WVU’s Rod Thorn Receives Number Retirement Honor
West Virginia University will retire the playing number of all-time basketball great Rod Thorn, Director of Athletics Shane Lyons announced today.
In a career spanning more than 50 years, Thorn has excelled as a player and as a front office executive where he became one of the game’s most influential figures.
Thorn will have his No. 44 retired in addition to Jerry West, who had his No. 44 retired in 2005. Thorn was the last WVU men’s basketball player to wear No. 44 during his WVU career from 1961-63. The WVU Athletics Council unanimously voted to retire Thorn’s number. The ceremony will take place during halftime of WVU’s home game with Oklahoma on Saturday, Feb. 29.
Thorn becomes the third Mountaineer basketball player to have his number retired. Besides West, Hot Rod Hundley had his No. 33 retired in 2010.
“Two of our state’s most famous natives have worn No. 44 for our basketball program. Like Jerry West, Rod Thorn has been a source of pride for West Virginians everywhere,” Lyons said. “Not only was he an outstanding basketball player, but his list of career achievements has taken him to the pinnacle of the sport.
“Starting with his induction into the WVU Sports Hall of Fame, then being an inaugural member of the Mountaineer Legends Society to now having his number retired, Rod has achieved the three highest honors a WVU athlete can receive. He is a true gentleman, and very deserving of this great accomplishment. It will be my honor to be the sitting athletic director when his number 44 is retired.”
Thorn was one of the nation’s premier backcourt players as a West Virginia University senior in 1963. He led the Mountaineers in scoring, rebounding, shooting percentage and assists for two seasons, and established six records during his playing days. He scored 1,785 points for his career.
Born in Weirton, West Virginia, Thorn grew up in Princeton, West Virginia, and became one of the state’s most prized basketball prospects. His high school reputation was so great that the State Legislature declared him a natural resource.
His three-year varsity career showed a 21.8-points-per-game average including a 23.7 scoring mark in 1962. He also averaged 11.1 rebounds per game for his career.
A three-time All-Southern Conference First Team member and the 1962 and 1963 Southern Conference Athlete of the Year, he was a member of two NCAA basketball and three NCAA baseball clubs at West Virginia. During Thorn’s three years as a regular, WVU posted a 70-18 record in basketball and a 66-21 mark on the baseball diamond. At one point, Thorn, a first baseman, seriously considered a career in professional baseball (his father was a pitcher in the St. Louis Cardinals minor league system) before being hit in the head with a ball thrown from the outfield.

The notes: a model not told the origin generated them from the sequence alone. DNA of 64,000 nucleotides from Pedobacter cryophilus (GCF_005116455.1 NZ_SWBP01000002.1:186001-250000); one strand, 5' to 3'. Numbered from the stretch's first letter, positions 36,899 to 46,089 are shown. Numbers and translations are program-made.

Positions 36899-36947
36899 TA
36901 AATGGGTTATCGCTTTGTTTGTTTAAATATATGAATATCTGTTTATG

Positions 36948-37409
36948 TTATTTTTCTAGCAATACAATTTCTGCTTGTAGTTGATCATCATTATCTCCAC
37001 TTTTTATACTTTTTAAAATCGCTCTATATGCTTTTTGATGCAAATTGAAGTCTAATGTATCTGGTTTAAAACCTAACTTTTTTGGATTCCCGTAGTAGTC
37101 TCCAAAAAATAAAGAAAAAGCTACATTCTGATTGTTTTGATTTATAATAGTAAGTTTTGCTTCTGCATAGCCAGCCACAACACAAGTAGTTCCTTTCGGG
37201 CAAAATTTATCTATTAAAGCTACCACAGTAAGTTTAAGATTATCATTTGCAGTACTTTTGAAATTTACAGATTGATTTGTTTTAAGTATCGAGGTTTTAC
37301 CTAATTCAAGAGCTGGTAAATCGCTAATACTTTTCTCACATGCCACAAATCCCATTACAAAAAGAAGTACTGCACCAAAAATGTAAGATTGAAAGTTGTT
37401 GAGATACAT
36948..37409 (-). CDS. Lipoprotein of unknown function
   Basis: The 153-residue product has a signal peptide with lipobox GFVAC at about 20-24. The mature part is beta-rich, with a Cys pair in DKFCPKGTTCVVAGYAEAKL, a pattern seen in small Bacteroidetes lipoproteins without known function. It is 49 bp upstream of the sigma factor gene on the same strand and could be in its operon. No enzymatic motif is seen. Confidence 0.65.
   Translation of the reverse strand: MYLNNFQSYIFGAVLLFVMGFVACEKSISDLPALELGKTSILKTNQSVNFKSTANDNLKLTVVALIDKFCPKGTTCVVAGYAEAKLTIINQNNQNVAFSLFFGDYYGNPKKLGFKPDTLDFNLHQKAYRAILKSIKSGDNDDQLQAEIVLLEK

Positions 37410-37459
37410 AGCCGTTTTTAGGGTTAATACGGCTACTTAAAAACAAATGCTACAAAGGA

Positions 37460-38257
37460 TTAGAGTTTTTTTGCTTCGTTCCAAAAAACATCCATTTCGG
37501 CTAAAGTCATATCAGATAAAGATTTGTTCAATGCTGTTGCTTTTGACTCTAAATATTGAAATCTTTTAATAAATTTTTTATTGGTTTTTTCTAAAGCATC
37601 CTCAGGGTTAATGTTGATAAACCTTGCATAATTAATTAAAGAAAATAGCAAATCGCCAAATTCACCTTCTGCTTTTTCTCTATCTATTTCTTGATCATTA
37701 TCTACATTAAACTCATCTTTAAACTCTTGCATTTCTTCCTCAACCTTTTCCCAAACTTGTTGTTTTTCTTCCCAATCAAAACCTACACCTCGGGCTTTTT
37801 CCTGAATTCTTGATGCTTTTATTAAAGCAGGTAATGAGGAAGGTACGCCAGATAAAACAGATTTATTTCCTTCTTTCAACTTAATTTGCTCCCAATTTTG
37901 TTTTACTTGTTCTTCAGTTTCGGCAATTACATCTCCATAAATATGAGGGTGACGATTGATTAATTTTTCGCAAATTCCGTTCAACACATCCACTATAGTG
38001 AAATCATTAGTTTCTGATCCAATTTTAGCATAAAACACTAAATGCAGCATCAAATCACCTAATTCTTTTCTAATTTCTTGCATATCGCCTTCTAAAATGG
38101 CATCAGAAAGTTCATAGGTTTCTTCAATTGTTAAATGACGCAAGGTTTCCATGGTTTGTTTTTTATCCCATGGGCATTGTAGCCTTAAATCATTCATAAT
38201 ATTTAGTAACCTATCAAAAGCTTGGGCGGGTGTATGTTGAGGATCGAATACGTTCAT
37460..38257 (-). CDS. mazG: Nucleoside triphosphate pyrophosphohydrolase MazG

He earned All-America basketball honors from the Helms Foundation, Look, Coach & Athlete and Converse and scored a career-high 44 points in an NCAA tournament consolation game against Saint Joseph’s in 1963.
In 1964, Thorn was drafted by the Baltimore Bullets in the first round and went on to play with Detroit, St. Louis and Seattle during a professional playing career that spanned eight years.
His finest NBA season came in 1967 with the Supersonics when he averaged 15.2 points, 4.0 rebounds and 3.5 assists per game.
After retiring from basketball, Thorn coached in Seattle, New York, St. Louis, Chicago and New Jersey before transitioning to front office positions. He then moved up to the front office as general manager of the Chicago Bulls in 1978. He spent seven years with the Bulls and was responsible for selecting Michael Jordan with the third overall pick in the 1984 NBA draft.
In 1986, Thorn joined the NBA’s league office in Manhattan and for years was the executive vice president of basketball operations working under David Stern. In 2000, Thorn became president of the New Jersey Nets, helping them to four Atlantic Division titles and their only two Eastern Conference championships.
Two years later, Thorn was named NBA executive of the year. He served as the president of the Philadelphia 76ers until 2013 when he returned to the NBA league office to oversee its operations. In 2015, Thorn became a special consultant for the Milwaukee Bucks.
He was inducted into the WVU Sports Hall of Fame in 1992 and named an inaugural member of WVU’s Mountaineer Legends Society in 2017. He was inducted into the Naismith Memorial Basketball Hall of Fame as an executive and a contributor in 2018.